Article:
We ended up having to drive 45 minutes out of the city to find a campground we could stay at and it didn’t even have running water. It had a well with a handle to pump and a hole in the ground for a bathroom instead. All I’m going to say about this is, “I’m no survivor, ok? I’m a luxury camping in heels kind of girl!” so this would normally not work for me at all.
At this point though, none of us had slept in 48 hours or more, the guys were bruised and battered, and we were desperate as hell, so we set up camp and (for the first time) relaxed just a little before finally collapsing to sleep.
The day after all these crazy things happened, it seemed as if the band’s notoriety had kicked up notch. All of a sudden, everyone was buzzing about our story and it was unexpectedly creating all kinds of opportunity for us. Things turned around on a dime and the next day I found myself with a backstage pass to the restricted zone at Stage 13. Yay!! The documentary crew caught up with us and the band now had a great story to tell, so it was starting to feel as if the air was alive with electricity. Finally we were shining like stars once again. THANK GOD!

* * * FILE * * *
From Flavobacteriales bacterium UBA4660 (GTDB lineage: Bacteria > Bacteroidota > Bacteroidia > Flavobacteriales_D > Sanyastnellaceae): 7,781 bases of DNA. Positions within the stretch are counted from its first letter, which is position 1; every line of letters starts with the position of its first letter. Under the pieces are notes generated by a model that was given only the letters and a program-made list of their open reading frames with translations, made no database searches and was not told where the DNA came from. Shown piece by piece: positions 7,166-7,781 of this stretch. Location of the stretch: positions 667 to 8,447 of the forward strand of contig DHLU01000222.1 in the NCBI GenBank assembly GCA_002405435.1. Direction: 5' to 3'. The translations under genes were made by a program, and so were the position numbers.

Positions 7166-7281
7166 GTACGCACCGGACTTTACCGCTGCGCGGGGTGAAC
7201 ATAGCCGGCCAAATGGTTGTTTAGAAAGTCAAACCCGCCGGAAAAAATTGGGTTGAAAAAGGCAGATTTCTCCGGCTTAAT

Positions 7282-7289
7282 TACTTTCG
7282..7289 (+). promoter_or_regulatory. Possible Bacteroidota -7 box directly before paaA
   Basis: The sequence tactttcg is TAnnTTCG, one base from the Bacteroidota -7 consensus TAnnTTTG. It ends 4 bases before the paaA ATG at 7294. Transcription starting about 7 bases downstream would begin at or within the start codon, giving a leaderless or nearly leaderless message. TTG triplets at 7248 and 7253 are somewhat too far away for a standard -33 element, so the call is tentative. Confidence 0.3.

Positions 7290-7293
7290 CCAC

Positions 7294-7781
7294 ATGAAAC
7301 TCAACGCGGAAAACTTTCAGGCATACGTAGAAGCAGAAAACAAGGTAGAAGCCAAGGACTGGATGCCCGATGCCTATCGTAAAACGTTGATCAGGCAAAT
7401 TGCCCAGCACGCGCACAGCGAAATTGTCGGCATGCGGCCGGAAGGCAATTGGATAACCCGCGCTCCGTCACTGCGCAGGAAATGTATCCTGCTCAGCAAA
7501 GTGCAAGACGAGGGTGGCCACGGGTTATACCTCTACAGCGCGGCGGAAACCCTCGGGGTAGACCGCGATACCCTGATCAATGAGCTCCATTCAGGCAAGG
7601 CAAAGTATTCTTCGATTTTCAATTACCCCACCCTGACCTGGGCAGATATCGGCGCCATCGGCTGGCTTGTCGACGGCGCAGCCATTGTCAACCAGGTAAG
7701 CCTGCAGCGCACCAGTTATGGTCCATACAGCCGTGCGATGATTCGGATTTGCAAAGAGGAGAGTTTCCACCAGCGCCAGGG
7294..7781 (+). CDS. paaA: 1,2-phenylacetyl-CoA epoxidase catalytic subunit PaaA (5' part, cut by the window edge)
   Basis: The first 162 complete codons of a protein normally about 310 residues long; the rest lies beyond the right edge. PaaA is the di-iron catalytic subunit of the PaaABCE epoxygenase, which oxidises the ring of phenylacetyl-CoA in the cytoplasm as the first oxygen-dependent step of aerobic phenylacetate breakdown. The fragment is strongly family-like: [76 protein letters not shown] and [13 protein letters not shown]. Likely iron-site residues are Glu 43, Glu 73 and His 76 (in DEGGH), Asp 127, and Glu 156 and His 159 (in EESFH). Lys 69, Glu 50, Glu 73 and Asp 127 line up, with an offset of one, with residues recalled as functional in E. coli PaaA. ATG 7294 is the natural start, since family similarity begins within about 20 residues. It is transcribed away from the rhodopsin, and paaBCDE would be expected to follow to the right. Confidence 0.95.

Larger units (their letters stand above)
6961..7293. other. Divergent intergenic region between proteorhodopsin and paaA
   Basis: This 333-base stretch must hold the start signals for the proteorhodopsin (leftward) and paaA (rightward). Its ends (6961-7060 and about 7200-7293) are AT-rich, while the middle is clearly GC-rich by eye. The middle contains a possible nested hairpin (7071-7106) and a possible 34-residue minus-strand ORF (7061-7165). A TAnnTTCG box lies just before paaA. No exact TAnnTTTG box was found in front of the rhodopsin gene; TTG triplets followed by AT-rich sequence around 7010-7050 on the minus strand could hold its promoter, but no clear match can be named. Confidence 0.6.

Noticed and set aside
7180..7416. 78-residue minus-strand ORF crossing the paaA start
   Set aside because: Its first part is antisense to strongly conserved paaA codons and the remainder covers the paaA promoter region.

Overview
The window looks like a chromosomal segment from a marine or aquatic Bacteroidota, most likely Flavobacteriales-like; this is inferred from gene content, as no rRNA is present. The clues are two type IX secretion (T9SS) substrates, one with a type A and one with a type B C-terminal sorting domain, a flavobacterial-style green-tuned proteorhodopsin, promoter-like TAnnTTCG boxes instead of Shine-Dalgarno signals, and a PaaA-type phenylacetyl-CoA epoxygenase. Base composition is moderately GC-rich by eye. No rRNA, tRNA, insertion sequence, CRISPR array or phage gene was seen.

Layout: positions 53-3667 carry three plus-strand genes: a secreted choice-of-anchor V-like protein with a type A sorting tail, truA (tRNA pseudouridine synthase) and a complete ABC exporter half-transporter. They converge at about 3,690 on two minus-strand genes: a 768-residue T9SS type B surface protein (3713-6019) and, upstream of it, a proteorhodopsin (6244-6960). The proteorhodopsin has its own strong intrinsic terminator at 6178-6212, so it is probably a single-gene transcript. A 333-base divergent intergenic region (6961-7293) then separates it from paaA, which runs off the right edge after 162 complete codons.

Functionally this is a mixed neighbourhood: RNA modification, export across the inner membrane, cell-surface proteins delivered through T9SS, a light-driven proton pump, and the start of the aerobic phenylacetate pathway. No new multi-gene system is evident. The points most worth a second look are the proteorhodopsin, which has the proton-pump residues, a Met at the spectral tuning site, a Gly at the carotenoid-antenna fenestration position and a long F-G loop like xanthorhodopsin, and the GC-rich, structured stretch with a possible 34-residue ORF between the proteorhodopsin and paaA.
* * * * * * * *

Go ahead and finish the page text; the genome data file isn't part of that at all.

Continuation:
Because of these experiences, we were noticed by a very influential rock music mogul who attended our show the next night, but that’s another story for another time. I’ve only talked about the first two days on tour and I still had another 3 weeks to go. With each venue that passed, our story got crazier and more incredible. I can’t deny it. Tornadoes; lost drunken band members; impromptu gigs in the middle of the Rockies; communal showers; and getting kicked out of hotels are just a slice of the highlights I could touch upon coming up.
Looking back, I can see that surviving the challenges of this job was extremely difficult, but it was a huge learning experience. It was something I found that I was able to handle because I was stronger than I expected myself to be. I surprised myself. 🙂
Because of that, I will never forget any of these road memories I have. The worse things got, the sweeter the reward that followed. It was amazing! It kept me on my toes and forced me to push forward even when I felt like giving up. It was a real test of character that provided me with a new level of confidence in my abilities through the face of adversity. Wow.
Upon reflection, I guess I was pretty lucky after all. 🙂
Do you believe that bad things happen for good reason sometimes? I’d love to hear from you.